'Confused' TikTokers deluge US lawmakers' phones

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Supporters of TikTok hold a news conference in March 2023Image source, Getty Images

US congressional offices have told the BBC they are being deluged with calls from TikTok users about legislation that could see the popular app banned.

Callers range from teenagers to the elderly, and most are “really confused and are calling because ‘TikTok told me to'”, one Republican staffer revealed.

A Democratic staffer said the most aggressive and threatening calls their office received came from adult women.

So far, TikTok’s big mobilization appears to be backfiring.

Lawmakers and their staff say that the lobbying campaign has actually worsened the concerns they have about the app and its parent company ByteDance, and strengthened their resolve to pass the legislation.

The bill, introduced by a bipartisan group of 20 lawmakers, would mandate that ByteDance sell TikTok within six months, or TikTok would be removed from mobile app stores in the US.

The legislation is sailing through Congress, winning rare unanimous approval from a key committee, and the full House is expected to vote on it on Wednesday. President Joe Biden has said that he will sign it into law if it reaches his desk.

Its swift advance has drawn a frantic last-minute push by TikTok to mobilise users directly against those responsible for the legislation.

TikTok confirmed to the BBC it had sent a notification urging TikTokers to “call your representative now” to urge them to vote against the measure. Users said that the app gave them a direct link for calling the representatives for their districts.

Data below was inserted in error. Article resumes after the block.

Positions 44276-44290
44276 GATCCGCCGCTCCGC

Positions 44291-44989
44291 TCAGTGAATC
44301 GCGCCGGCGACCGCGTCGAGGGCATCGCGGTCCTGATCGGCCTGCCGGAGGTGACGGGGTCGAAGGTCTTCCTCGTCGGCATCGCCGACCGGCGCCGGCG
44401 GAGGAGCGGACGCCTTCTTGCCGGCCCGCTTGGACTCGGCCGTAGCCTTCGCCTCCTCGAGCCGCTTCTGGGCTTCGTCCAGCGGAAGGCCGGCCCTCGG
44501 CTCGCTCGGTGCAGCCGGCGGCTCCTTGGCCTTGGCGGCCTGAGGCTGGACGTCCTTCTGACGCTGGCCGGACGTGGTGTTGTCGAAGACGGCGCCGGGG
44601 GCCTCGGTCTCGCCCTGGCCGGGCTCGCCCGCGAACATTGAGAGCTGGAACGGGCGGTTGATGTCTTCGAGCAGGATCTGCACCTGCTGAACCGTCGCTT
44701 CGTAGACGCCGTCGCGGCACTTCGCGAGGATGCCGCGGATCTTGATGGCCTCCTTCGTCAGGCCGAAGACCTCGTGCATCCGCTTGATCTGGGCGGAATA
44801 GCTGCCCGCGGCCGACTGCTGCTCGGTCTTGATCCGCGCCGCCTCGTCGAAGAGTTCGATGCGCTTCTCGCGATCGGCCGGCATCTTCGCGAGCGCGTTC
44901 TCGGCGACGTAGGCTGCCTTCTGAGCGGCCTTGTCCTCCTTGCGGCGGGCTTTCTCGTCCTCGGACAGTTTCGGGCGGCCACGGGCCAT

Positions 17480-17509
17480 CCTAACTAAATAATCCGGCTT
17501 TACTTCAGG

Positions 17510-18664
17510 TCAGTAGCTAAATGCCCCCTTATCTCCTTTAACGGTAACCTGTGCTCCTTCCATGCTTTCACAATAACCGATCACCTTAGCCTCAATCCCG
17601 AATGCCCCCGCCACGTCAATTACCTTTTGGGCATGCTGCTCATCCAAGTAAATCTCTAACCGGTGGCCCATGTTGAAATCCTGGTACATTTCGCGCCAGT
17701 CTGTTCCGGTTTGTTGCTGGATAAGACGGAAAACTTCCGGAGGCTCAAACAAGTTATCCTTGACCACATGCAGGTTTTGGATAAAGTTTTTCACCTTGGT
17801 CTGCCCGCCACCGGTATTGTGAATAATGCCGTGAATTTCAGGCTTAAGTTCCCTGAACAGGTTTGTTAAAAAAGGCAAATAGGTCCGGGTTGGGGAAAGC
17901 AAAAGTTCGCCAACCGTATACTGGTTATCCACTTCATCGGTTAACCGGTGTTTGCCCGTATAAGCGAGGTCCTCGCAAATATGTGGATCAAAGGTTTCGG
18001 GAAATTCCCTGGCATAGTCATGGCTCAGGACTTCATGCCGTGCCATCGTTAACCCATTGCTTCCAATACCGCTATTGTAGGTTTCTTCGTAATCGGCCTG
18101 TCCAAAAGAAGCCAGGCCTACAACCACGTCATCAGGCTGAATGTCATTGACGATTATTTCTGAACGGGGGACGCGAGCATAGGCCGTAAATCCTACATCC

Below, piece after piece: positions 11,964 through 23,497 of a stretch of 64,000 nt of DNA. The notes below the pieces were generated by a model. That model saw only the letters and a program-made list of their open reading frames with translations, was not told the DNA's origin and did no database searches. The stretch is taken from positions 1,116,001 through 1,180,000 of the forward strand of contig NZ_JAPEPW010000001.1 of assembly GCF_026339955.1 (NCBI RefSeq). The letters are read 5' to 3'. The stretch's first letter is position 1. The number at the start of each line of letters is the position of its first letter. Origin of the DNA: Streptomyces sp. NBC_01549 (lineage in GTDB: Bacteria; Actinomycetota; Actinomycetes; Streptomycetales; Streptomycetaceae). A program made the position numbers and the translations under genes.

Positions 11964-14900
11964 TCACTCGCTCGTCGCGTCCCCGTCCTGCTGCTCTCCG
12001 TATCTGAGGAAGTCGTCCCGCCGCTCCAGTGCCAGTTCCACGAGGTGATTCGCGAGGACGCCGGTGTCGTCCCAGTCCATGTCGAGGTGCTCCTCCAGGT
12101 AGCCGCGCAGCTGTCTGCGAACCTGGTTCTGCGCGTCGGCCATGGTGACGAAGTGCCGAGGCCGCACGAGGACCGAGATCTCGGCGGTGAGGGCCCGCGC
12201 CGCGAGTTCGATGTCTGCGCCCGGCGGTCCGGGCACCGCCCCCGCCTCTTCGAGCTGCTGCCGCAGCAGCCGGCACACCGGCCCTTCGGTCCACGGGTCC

Florida Congressman Neal Dunn’s office told the BBC it has received more than 900 calls from TikTokers, “many of which were vulnerable school-aged children” and some of whose extreme rhetoric had to be flagged for security reasons.

Mr Dunn, a Republican, is an original co-sponsor of the bill.

“This effort by ByteDance validated the Congressman’s concerns,” his office said in a statement.

“American phones were geolocated and TikTok users were locked out of the platform until they called their members of Congress. ByteDance weaponized the app against America, and that is exactly why the Congressman supports this measure.”

When contacted about those allegations by the BBC, TikTok provided the statement: “With regards to users being locked out of the app until they called, that is false. All users had two methods for dismissing the notifications.”

Lawmakers have long accused ByteDance of having links to the Chinese Communist Party (CCP) and have cast the video-sharing app as a potential threat to Americans’ privacy and mental health. TikTok, which says it is now used by more than 170 million people in the US, and ByteDance deny those claims.

Carlos Gimenez, who sits alongside Mr Dunn on the House committee behind the bill, said he would not be deterred from voting for it “regardless of TikTok’s targeted campaign against members of Congress”.

A spokesperson for New York Democrat Ritchie Torres – a joint leader of the legislation – confirmed that his office too has received “seemingly endless calls” though none were of a threatening nature.

“I am deeply troubled by reports of young people calling Congress, threatening to commit suicide or otherwise harm themselves,” Mr Torres said in a statement to the BBC.

“The iron grip that TikTok has on the minds of young people is a profound public health hazard.”

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Staffers to other lawmakers on both sides of the aisle also reported hundreds of calls to their offices, from app users young and old, who did not have a clear idea of either who or why they were calling.

A spokesperson for Dusty Johnson told the BBC his office had received calls from people who were very upset, as well as “some people who are asking kindly if TikTok is going to be banned, and some have said TikTok wouldn’t let them on the app without calling their [representative]”.

The callers had been of all ages, the spokesperson added.

Mr Johnson, a South Dakota Republican, has been outspoken about the national security threat posed by TikTok and is supportive of the proposed bill.

11 March 2024 – This story was updated to clarify comments made by a spokesperson for Dusty Johnson.